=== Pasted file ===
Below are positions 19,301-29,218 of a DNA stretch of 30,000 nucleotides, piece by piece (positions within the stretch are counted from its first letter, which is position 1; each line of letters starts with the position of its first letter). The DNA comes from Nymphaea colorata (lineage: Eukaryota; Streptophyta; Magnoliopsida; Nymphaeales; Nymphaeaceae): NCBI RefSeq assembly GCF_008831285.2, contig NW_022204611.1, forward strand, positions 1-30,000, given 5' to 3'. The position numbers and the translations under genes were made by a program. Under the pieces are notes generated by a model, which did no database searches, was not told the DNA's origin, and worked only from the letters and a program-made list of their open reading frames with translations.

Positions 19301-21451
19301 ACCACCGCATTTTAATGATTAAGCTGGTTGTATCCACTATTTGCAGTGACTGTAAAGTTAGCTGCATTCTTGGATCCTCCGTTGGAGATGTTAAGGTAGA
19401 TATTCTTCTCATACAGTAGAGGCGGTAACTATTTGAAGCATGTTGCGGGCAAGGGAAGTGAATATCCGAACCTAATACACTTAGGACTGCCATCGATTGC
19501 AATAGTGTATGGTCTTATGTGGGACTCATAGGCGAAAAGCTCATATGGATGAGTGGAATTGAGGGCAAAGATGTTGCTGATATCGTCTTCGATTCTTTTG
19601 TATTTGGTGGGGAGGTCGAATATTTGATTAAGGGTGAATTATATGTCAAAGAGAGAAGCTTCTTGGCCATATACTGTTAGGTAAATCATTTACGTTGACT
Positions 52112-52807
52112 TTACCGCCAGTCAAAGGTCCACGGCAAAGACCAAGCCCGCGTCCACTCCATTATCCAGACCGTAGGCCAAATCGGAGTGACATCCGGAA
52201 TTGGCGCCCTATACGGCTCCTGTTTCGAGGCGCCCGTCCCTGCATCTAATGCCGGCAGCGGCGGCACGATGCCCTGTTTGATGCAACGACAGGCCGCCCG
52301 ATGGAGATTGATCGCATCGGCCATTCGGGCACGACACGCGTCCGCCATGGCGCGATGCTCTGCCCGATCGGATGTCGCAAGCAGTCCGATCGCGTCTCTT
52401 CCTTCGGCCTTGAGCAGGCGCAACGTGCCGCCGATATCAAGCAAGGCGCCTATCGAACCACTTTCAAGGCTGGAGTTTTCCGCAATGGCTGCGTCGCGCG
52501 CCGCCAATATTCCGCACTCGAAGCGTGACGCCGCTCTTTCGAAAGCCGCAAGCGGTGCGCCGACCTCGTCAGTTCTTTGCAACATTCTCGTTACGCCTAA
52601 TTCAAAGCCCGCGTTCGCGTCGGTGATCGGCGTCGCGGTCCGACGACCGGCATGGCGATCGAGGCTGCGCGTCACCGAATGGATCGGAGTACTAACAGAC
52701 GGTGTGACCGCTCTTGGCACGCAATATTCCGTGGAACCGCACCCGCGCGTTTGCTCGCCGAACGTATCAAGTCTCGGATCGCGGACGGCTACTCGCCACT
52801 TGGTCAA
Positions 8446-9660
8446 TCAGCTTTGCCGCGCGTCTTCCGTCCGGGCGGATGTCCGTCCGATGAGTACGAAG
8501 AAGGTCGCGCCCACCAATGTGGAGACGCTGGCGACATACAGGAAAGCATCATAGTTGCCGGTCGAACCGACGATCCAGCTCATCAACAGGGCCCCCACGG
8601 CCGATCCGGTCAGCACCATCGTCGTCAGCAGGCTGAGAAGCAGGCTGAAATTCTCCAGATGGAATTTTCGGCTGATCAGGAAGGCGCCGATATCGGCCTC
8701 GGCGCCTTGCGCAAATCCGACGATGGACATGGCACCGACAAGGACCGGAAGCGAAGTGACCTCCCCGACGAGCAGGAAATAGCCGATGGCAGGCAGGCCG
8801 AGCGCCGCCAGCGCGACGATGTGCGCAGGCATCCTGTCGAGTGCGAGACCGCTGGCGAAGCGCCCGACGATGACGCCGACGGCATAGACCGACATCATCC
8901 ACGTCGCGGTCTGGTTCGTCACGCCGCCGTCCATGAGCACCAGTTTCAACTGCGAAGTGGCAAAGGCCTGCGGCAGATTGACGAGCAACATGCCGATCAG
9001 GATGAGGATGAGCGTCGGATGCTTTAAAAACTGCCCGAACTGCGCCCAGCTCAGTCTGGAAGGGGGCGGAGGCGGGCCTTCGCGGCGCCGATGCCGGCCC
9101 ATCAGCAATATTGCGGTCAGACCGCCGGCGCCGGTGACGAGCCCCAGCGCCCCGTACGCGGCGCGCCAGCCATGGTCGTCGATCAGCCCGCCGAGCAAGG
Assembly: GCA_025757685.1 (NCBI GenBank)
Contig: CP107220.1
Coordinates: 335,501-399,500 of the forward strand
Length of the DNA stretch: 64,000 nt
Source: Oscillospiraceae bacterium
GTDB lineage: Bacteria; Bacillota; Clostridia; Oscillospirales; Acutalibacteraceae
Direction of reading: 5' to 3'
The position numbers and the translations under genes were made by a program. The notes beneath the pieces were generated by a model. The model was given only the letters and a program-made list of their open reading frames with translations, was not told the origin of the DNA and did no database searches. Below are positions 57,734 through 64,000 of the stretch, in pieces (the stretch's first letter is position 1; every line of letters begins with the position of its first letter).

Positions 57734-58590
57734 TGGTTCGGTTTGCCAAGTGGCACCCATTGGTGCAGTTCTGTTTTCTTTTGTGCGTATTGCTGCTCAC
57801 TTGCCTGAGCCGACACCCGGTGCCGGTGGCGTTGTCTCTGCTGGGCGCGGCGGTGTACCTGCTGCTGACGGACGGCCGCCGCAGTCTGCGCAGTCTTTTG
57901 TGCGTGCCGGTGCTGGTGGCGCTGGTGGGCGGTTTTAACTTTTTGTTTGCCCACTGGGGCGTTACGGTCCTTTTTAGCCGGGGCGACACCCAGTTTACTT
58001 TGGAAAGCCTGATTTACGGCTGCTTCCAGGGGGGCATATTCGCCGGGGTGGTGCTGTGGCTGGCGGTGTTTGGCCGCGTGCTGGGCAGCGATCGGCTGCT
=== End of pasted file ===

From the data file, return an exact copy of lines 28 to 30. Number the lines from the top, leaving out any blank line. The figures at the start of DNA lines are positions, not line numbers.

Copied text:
Length of the DNA stretch: 64,000 nt
Source: Oscillospiraceae bacterium
GTDB lineage: Bacteria; Bacillota; Clostridia; Oscillospirales; Acutalibacteraceae